The image above shows a typical postscript output from Massif. This is the result you would get from playing a single game of Swell Foop (version 2.8.0) and then quitting. The postscript file will have a name like and the text file will be called massif.12345.txt. The number in the middle is the process ID of the program that was examined. If you actually try this example you will find two versions of each file, with slightly different numbers, this is because Swell Foop starts a second process and Massif follows that too. We will ignore this second process, it consumes very little memory.

At the top of the graph we see a large yellow band labelled gdk_pixbuf_new. This seems like an ideal candidate for optimization, but we will need to use the text file to find out what is calling gdk_pixbuf_new. The top of the text file will look something like this:

Command: ./swell-foop

== 0 ===========================
Heap allocation functions accounted for 90.4% of measured spacetime

Called from:
  28.8% : 0x6BF83A: gdk_pixbuf_new (in /usr/lib/

   6.1% : 0x5A32A5: g_strdup (in /usr/lib/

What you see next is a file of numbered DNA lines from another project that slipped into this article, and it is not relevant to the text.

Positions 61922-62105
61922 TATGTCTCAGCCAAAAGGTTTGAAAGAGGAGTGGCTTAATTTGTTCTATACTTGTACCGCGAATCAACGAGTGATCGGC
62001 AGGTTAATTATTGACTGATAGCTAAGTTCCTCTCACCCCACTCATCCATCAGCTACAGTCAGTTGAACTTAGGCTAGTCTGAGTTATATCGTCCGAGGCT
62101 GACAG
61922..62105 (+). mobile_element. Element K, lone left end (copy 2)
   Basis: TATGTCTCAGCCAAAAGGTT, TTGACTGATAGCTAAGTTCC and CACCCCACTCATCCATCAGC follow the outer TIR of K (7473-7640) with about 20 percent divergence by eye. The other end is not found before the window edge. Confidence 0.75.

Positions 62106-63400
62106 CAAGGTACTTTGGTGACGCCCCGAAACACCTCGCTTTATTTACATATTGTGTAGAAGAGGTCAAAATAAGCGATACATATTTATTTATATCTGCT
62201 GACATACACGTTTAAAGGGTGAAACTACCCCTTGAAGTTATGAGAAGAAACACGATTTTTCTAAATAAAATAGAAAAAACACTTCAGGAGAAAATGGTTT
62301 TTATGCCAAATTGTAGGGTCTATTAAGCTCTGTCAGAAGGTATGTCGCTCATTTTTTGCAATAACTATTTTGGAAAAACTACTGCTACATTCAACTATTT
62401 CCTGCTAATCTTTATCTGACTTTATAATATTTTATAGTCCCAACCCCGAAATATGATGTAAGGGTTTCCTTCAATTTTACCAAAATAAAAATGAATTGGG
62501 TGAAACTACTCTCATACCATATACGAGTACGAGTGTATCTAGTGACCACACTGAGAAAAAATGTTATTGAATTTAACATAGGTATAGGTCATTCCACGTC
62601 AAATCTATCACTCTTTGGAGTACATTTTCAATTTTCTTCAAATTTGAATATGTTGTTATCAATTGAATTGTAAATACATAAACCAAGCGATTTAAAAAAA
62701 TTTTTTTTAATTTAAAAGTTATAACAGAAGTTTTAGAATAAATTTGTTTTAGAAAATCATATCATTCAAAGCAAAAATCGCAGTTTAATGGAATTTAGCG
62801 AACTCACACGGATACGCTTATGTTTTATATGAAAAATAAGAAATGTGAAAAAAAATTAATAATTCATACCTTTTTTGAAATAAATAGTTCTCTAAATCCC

5.9% : 0x510B3C: (within /usr/lib/

   3.5% : 0x2A4A6B: __gconv_open (in /lib/tls/

The line with the ‘=’ signs indicates how far down the stack trace we are, in this case we are at the top. After this it lists the heaviest users of memory in order of decreasing spacetime. Spacetime is the product of the amount of memory used and how long it was used for. It corresponds to the area of the bands in the graph. This part of the file tells us what we already know: most of the spacetime is dedicated to gdk_pixbuf_new. To find out what called gdk_pixbuf_new we need to search further down the text file:

== 4 ===========================
Context accounted for 28.8% of measured spacetime
  0x6BF83A: gdk_pixbuf_new (in /usr/lib/
  0x3A998998: (within /usr/lib/gtk-2.0/2.4.0/loaders/
  0x6C2760: (within /usr/lib/
  0x6C285E: gdk_pixbuf_new_from_file (in /usr/lib/

Called from:
  27.8% : 0x804C1A3: load_scenario (swell-foop.c:463)

   0.9% : 0x3E8095E: (within /usr/lib/

and 1 other insignificant place

The first line tells us we are now four levels deep into the stack. Below it is a listing of the function calls that leads from here to gdk_pixbuf_new. Finally there is a list of functions that are at the next level down and call these functions. There are, of course, also entries for levels 1, 2, and 3, but this is the first level to reach right down through the GDK code to the Swell Foop code. From this listing, we can see instantly that the problem code is load_scenario.

Now that we know what part of our code is using all the spacetime we can look at it and find out why. It turns out that the load_scenario is loading a pixbuf from file and then never freeing that memory. Having identified the problem code, we can start to fix it.

Acting on the Results#